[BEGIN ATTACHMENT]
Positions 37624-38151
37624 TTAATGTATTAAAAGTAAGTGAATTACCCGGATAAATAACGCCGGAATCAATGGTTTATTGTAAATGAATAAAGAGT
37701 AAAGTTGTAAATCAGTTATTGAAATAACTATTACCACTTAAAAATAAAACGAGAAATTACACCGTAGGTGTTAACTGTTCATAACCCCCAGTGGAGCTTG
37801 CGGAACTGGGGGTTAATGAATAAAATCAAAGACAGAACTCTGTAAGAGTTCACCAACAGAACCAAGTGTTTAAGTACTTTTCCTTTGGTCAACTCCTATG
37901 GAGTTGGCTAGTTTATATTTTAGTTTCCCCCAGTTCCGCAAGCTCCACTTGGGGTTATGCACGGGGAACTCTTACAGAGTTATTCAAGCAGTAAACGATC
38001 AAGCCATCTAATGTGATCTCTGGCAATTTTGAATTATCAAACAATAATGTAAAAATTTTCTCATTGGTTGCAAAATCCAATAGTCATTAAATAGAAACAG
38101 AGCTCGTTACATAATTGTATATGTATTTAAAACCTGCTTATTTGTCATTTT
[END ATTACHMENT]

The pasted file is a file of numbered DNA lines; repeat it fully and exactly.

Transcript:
Positions 37624-38151
37624 TTAATGTATTAAAAGTAAGTGAATTACCCGGATAAATAACGCCGGAATCAATGGTTTATTGTAAATGAATAAAGAGT
37701 AAAGTTGTAAATCAGTTATTGAAATAACTATTACCACTTAAAAATAAAACGAGAAATTACACCGTAGGTGTTAACTGTTCATAACCCCCAGTGGAGCTTG
37801 CGGAACTGGGGGTTAATGAATAAAATCAAAGACAGAACTCTGTAAGAGTTCACCAACAGAACCAAGTGTTTAAGTACTTTTCCTTTGGTCAACTCCTATG
37901 GAGTTGGCTAGTTTATATTTTAGTTTCCCCCAGTTCCGCAAGCTCCACTTGGGGTTATGCACGGGGAACTCTTACAGAGTTATTCAAGCAGTAAACGATC
38001 AAGCCATCTAATGTGATCTCTGGCAATTTTGAATTATCAAACAATAATGTAAAAATTTTCTCATTGGTTGCAAAATCCAATAGTCATTAAATAGAAACAG
38101 AGCTCGTTACATAATTGTATATGTATTTAAAACCTGCTTATTTGTCATTTT